There are three primary types of microgrants; one is a small sum of money (~US$50-500) granted to an individual to start an income-generating project, another is a small grant (~$2,000-$10,000) to a community for an impact-oriented projects and a third is a small grant to an individual for any cause they see fit.
Microgrants for income-generating projects
A microgrant is a small sum of money distributed to an individual living on less than $1/day, extreme poverty, for the purpose of creating a sustainable livelihood or microenterprise. Recipients of microgrants can also be organizations or grassroots groups that are engaged in charitable activities. Different from microcredits, microgrants are non-repayable.
While microfinance and other financial services are intended to serve the poor, many of the poorest are either too risk-averse to seek out a loan, or do not qualify for a microloan or other form of microcredit.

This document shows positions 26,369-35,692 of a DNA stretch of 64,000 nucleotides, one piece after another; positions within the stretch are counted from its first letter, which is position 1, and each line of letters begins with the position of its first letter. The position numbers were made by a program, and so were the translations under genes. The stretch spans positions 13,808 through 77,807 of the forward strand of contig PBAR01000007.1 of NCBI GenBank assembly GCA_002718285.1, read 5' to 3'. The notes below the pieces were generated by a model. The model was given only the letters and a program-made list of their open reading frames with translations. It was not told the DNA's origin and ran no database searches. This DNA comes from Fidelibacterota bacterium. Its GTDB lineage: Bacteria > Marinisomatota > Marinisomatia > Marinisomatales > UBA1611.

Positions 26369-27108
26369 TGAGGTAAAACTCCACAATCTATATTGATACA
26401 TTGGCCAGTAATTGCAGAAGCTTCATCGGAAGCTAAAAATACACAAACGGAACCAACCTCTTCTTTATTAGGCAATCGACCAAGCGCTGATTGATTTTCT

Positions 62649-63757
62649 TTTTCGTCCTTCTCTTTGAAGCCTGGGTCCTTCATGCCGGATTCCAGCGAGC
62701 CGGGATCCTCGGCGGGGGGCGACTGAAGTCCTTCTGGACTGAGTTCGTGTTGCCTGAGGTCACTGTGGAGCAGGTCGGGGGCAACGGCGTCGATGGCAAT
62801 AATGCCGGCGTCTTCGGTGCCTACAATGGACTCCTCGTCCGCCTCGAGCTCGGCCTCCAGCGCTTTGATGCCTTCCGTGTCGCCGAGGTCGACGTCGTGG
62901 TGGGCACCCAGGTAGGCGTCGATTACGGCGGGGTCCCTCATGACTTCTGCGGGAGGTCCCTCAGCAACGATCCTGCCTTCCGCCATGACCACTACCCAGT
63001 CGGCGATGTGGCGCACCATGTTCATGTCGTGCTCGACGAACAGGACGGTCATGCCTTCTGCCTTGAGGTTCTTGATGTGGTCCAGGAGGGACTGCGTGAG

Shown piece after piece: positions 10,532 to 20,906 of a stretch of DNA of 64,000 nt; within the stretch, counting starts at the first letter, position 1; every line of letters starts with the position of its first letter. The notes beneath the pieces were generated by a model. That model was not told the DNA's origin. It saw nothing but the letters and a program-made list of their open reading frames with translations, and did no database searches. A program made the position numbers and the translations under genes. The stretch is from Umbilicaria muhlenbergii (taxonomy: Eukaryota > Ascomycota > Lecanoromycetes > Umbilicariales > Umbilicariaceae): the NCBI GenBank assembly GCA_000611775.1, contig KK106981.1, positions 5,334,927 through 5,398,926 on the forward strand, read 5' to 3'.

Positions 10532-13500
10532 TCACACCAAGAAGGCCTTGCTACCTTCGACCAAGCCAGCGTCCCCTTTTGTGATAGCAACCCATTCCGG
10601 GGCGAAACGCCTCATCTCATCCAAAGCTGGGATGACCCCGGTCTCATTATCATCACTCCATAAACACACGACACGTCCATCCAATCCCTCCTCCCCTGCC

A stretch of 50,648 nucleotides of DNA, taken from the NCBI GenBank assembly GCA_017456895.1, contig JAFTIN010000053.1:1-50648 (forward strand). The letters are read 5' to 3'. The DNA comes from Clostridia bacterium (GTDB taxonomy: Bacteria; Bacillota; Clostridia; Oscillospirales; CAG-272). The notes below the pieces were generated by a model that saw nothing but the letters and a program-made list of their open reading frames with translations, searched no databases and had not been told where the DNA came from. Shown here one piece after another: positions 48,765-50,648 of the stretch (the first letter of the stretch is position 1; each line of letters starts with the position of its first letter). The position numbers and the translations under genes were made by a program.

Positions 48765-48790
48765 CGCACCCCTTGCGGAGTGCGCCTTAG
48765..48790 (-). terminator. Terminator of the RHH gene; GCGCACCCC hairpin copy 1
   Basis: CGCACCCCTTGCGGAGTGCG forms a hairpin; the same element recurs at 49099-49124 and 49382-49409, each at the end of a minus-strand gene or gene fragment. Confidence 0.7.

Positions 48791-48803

It can also refer to a grant that is low in value.
Microgrants for community-based projects
A microgrant serves as an opportunity for communities facing poverty to receive funding for impact-oriented projects, such as schools, health centers, farms and more. Microgrants for community projects provide a novel opportunity for people facing poverty to solve their own local problems with financing that need not be paid back.
Spark MicroGrants is known for pioneering this community-based approach to microgranting. Spark pairs capacity building facilitation with their microgrants to ensure communities receiving the grants are well positioned to take them on.
Microgrants for individual causes
A microgrant has also been coined to describe small amounts of funding awarded to individuals for their own use. The ROI Community deploys this type of microgrant.
- CSMonitor.com (2008-08-09). "U.S. Army microgrants". Csmonitor.com. Retrieved 2009-09-23.
- BenchFly.com (2010-04-02). "Search for Research". BenchFly.com. Retrieved 2010-05-02.